Google Scholar is a useful tool but remember that it only searches a small proportion of publications, so use it as well as other sources for a comprehensive literature search. Also, bear in mind you should still evaluate the sources that you find for reliability, currency and authority.

Evaluating electronic resources

There are many different electronic resources out there on the Internet, and they are of a varying quality. Before you use them in your assignments, read the Library’s evaluating websites guide, which will help you judge the reliability of your search results.

This is one of a series of tips to help save you time and effort finding or using information

This tip was written by Natalie Guest, Liaison Librarian for Systems Engineering and Document Delivery Co-ordinator.

male student readingJournal articles are the most important sources of up-to-date scholarly information, written by and for academic experts. They contain specialist, original research, and most go through a rigorous quality assurance procedure, known as ‘peer review’. This infotip will show you how to find the latest articles to use in your assignments.

Summon

This discovery tool searches across most of the 40,000 journals and e-books that the University Library has purchased access to, with new titles being added every day. Everything that you find using Summon is available to read online; all you need is your University username and password. Summon can be accessed via the Library homepage, and a handy video tutorial can be viewed here. It is the best place to go if you are looking for a specific article from a reference or reading list.

Other sources at Reading

Summon is great for more general or interdisciplinary topics, but you may also get some irrelevant results because it covers such a wide range of journals. You may also want to try a specific database tailored to your area of academic interest. To find these, try the ‘E-resources’ tab on your subject guide, which lists the key specialist databases for each subject taught in the University of Reading.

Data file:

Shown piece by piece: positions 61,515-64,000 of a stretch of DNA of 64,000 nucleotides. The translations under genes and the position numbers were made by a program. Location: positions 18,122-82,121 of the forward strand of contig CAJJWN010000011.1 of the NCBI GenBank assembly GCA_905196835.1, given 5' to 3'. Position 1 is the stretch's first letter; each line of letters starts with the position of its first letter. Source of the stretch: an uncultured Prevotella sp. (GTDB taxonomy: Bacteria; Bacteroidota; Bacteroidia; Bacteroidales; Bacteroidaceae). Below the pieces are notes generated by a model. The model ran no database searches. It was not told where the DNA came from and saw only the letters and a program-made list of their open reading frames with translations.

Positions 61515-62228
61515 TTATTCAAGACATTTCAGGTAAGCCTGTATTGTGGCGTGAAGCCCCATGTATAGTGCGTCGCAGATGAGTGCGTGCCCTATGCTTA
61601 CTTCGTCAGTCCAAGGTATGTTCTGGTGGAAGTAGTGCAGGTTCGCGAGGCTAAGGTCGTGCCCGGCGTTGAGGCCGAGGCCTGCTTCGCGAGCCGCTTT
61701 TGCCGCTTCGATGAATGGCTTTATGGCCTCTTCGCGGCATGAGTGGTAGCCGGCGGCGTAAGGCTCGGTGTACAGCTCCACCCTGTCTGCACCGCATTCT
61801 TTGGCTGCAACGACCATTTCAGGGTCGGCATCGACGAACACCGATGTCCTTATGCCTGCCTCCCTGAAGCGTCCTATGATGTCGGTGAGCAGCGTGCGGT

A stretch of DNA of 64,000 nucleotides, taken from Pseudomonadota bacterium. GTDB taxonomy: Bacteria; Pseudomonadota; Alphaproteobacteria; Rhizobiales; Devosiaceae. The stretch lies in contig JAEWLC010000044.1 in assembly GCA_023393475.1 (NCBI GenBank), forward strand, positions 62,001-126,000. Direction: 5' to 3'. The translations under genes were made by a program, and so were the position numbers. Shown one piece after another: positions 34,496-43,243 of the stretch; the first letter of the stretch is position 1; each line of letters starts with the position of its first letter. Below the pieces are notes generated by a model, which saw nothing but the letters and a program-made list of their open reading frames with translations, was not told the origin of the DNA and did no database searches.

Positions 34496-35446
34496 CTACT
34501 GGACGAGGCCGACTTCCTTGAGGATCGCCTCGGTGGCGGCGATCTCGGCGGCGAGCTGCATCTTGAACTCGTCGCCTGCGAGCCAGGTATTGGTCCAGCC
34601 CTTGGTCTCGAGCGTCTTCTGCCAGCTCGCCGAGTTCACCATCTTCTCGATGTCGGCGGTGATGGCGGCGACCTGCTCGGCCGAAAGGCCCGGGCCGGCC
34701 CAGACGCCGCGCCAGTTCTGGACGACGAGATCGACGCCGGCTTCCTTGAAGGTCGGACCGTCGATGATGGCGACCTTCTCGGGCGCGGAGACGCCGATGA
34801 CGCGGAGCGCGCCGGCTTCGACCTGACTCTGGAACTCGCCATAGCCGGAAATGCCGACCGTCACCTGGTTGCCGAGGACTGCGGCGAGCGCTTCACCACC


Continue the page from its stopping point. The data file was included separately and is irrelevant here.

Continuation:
Looking beyond UoR

If you cannot find the article you need via Summon or one of our databases it is a good idea to search Google Scholar: a search engine which includes the details of journal articles, theses, and books. It can only search freely available material so should be used in conjunction with Summon and other databases, but does contain some material we do not have access to at the University of Reading. If you are doing an extended piece of research and need an article which is unavailable at the University Library you can request an Inter-Library Loan from another Library, instructions for doing this can be found here.

Web of Science alertsKeeping up to date

If you are a research student, or just want to stay up to date with the latest developments in your field, then there are a number of different services you can use. Zetoc and Web of Science both allow you to set up email alerts which will notify you when new articles are published in your research area. Many other databases also offer a more limited version of this service in particular subject areas, more information about these services can be found here.

 

This is one of a series of tips to help you save time and effort finding or using information.